When it came time to upgrade my aging Digital Audio G4, I went to the multi-processor MDD G4 from Apple. This sexy, mirrored drive case would carry my into the mid 2000’s after a host of upgrades that even included hacked graphics cards and SATA drives. At the end of its life, it was actually one of the fastest MDD’s clocked on XBench at the time.
This one still sits in my office closet.
MacBook Pro 2.4 Core 2 Duo
In 2008 when my blogging career really got off and running, I decided it was time to break my tower streak and head to something more mobile. I stepped up to the laptop place with the 15.4″ MacBook Pro 2.4 Core 2 Duo. With laptop speeds becoming increasingly faster with mobile technology and the introduction of the new Intel processors earlier, it made sense to get similar processing power out of a more mobile platform. With some memory and hard drive upgrades…I was off and running and my tower tweaking days were over.
Previous Apple Accessories
I wish I could say that the Apple sickness within my brain and my family stopped with Apple computers, but that wasn’t the case. Over the years…we have dipped into the Apple bucket for other needs as well.
- Apple QuickTake Digital Camera – VGA resolution digital camera
- 2 – iPhone 3G
- 2 – iPhone 3GS
- 3 – iPhone 4
- 1 – iPod Mini
- 1 – iPod Click Wheel
- 1 – iPod Color Display
- 2 – iPod 5th Gen Black
- 4 – iPod Shuffle 2nd Gen
- Miscellaneous Printers
- Every OS from OS 6.0 to Snow Leopard (and whatever comes next)
So What Are We Running Now?
As the obsession continues to get unhealthier by the day. Here is what my family and I are running right now.
MacBook Pro i7
I made a huge leap forward and picked up a 15.4″ MacBook Pro i7 this year. It all started with my wife saying, “I want a laptop.” So now she is running my old 2.4 Core 2 Duo MacBook Pro and I am enjoying the speed of the new Intel i7 processor.
Apple iMac 24″ 3.06
My dad is running a early 2009 3.06 Intel Core 2 Duo 24″ iMac. Surprisingly, both of us have gotten off of the “Pro” tower platforms as the fully integrated options of the MacBook Pro and iMac have gotten fast enough to run the Adobe Creative Suite and Final Cut Pro.
Apple iPhone 4
There are 3 iPhone 4’s in my family (me, my wife and my dad)…all without any signal issues too for what it’s worth, and my mom is running my old 3GS.
So What Does All Of This Have To Do With Blogging?
There are two things you should take away from this exercise in obsession…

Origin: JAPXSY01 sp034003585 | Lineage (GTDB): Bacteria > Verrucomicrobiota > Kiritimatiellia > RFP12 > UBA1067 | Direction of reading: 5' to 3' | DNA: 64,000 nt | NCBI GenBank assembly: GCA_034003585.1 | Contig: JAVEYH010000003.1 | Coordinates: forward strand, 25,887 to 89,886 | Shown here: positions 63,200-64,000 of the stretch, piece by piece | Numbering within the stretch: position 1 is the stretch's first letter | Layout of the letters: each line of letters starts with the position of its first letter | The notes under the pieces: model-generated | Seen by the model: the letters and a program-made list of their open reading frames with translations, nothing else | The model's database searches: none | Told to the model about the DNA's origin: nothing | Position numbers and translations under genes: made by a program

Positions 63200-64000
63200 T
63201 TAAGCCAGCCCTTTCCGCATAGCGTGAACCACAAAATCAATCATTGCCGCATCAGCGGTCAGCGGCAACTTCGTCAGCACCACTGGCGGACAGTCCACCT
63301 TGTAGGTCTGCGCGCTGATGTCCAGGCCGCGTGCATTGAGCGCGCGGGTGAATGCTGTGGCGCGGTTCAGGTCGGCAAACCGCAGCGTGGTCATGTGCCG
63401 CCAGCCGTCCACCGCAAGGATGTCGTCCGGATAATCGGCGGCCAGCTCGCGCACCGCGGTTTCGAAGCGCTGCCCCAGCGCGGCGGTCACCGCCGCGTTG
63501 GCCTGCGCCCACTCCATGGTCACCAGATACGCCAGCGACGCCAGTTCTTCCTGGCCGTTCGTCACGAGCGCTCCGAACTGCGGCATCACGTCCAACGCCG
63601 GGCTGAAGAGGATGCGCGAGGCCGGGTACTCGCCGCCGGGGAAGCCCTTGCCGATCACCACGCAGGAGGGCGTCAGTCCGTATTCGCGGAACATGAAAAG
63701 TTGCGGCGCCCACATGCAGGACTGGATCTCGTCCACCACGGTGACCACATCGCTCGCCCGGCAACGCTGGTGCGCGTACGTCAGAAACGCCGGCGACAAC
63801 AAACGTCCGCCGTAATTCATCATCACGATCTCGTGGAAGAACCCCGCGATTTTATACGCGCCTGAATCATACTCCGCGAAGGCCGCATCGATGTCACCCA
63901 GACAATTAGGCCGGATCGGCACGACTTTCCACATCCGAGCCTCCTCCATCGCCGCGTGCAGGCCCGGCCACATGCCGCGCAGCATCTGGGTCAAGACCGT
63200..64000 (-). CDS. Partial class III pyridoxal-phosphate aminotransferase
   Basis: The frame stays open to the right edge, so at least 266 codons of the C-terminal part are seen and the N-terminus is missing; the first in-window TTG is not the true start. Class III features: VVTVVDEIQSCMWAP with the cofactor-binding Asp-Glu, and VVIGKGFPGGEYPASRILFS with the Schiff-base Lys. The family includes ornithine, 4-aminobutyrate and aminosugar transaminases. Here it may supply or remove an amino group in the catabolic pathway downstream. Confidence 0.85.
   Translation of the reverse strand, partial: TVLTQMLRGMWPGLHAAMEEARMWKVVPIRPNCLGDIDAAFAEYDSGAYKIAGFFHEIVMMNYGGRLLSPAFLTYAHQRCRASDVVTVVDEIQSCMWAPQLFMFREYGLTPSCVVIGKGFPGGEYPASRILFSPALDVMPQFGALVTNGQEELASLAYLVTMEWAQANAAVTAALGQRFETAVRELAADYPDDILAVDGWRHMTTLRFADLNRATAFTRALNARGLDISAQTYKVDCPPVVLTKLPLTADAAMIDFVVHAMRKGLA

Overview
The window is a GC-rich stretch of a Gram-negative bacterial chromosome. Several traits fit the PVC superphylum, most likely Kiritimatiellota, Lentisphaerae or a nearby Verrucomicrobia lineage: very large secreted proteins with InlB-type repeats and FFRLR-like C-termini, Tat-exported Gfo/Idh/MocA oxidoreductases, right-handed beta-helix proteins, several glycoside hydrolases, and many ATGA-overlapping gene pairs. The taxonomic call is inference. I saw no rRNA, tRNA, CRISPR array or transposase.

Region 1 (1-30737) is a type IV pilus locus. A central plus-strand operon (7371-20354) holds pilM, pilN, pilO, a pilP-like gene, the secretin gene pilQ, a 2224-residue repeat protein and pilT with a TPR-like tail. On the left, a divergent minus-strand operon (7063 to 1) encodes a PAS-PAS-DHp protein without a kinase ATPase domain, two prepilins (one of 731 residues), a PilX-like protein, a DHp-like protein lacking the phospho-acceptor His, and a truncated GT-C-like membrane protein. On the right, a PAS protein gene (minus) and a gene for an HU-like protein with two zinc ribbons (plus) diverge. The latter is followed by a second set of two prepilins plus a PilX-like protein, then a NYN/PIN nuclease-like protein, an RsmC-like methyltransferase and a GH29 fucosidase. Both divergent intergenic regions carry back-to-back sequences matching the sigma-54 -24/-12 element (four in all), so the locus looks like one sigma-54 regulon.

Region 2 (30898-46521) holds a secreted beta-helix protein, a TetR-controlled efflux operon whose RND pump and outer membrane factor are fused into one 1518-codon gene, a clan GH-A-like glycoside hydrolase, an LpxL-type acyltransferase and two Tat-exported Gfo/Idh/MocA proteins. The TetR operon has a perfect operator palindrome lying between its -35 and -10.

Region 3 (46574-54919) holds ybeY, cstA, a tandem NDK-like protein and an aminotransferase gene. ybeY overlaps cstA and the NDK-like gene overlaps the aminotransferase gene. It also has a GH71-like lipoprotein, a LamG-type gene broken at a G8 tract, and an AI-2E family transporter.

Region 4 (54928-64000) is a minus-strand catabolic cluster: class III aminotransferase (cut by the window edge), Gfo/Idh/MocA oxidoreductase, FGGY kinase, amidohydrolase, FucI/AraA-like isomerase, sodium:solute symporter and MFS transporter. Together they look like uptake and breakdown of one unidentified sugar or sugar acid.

- I Do Not Review Products That I Can Not Be Unbiased About – I am the review blogger guy that teaches other bloggers how to get in free stuff to review. One of the things I really hammer home with bloggers is that you have to stay unbiased and truthful in your findings regardless of pressure from manufacturers or your personal views. Your credibility is everything as a blogger and if you lose that…it is very hard to gain back. I have a hard time being unbiased about Apple products…so I do not publicly review them. That is something you should take into consideration as you review products.
- A History Of Quality Brings Repeat Business – I have faith that Apple will build a solid product for my needs. For that reason, I do not need someone else’s opinion before I pick up my next computer. My personal history with the brand is more than enough to make me spring for the latest and greatest. You should strive for this same loyalty in your blogging by creating repeat visitors and purchasers of your product. It requires you to go over the top with your quality, but that will multiply over time.
Apple Computer is a great case study in how strong marketing with quality products can make consumers lineup to purchase what you have to offer. When you are finding your audience and selling your products, creating an “Apple like” atmosphere around your content and monetization efforts will create a loyal following that will spread your word like crazy.
Your #1 goal in blogging should be to create an army of customers and subscribers just like me…